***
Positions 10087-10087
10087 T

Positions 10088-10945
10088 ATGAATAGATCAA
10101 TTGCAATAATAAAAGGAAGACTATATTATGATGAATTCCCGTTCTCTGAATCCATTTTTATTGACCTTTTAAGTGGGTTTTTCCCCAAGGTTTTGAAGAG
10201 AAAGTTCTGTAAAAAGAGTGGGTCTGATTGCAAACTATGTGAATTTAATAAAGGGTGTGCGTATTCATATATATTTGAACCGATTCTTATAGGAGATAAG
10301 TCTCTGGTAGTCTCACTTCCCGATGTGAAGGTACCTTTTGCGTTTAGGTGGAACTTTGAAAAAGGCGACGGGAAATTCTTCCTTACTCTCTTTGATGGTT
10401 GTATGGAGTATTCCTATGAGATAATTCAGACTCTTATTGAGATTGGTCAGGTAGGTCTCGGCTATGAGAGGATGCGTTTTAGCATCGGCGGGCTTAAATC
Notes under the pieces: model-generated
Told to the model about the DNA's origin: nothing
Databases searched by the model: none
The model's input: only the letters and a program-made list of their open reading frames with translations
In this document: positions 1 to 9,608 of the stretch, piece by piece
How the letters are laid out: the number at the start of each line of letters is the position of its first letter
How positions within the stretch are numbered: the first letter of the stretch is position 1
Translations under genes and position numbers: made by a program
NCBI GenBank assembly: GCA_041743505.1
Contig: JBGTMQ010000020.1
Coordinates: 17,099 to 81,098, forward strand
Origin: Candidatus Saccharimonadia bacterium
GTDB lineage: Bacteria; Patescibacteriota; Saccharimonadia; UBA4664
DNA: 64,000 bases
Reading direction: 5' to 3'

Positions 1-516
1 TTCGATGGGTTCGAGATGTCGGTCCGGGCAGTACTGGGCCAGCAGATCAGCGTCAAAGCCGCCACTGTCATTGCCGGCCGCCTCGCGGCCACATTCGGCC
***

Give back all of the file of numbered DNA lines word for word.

Positions 10087-10087
10087 T

Positions 10088-10945
10088 ATGAATAGATCAA
10101 TTGCAATAATAAAAGGAAGACTATATTATGATGAATTCCCGTTCTCTGAATCCATTTTTATTGACCTTTTAAGTGGGTTTTTCCCCAAGGTTTTGAAGAG
10201 AAAGTTCTGTAAAAAGAGTGGGTCTGATTGCAAACTATGTGAATTTAATAAAGGGTGTGCGTATTCATATATATTTGAACCGATTCTTATAGGAGATAAG
10301 TCTCTGGTAGTCTCACTTCCCGATGTGAAGGTACCTTTTGCGTTTAGGTGGAACTTTGAAAAAGGCGACGGGAAATTCTTCCTTACTCTCTTTGATGGTT
10401 GTATGGAGTATTCCTATGAGATAATTCAGACTCTTATTGAGATTGGTCAGGTAGGTCTCGGCTATGAGAGGATGCGTTTTAGCATCGGCGGGCTTAAATC
Notes under the pieces: model-generated
Told to the model about the DNA's origin: nothing
Databases searched by the model: none
The model's input: only the letters and a program-made list of their open reading frames with translations
In this document: positions 1 to 9,608 of the stretch, piece by piece
How the letters are laid out: the number at the start of each line of letters is the position of its first letter
How positions within the stretch are numbered: the first letter of the stretch is position 1
Translations under genes and position numbers: made by a program
NCBI GenBank assembly: GCA_041743505.1
Contig: JBGTMQ010000020.1
Coordinates: 17,099 to 81,098, forward strand
Origin: Candidatus Saccharimonadia bacterium
GTDB lineage: Bacteria; Patescibacteriota; Saccharimonadia; UBA4664
DNA: 64,000 bases
Reading direction: 5' to 3'

Positions 1-516
1 TTCGATGGGTTCGAGATGTCGGTCCGGGCAGTACTGGGCCAGCAGATCAGCGTCAAAGCCGCCACTGTCATTGCCGGCCGCCTCGCGGCCACATTCGGCC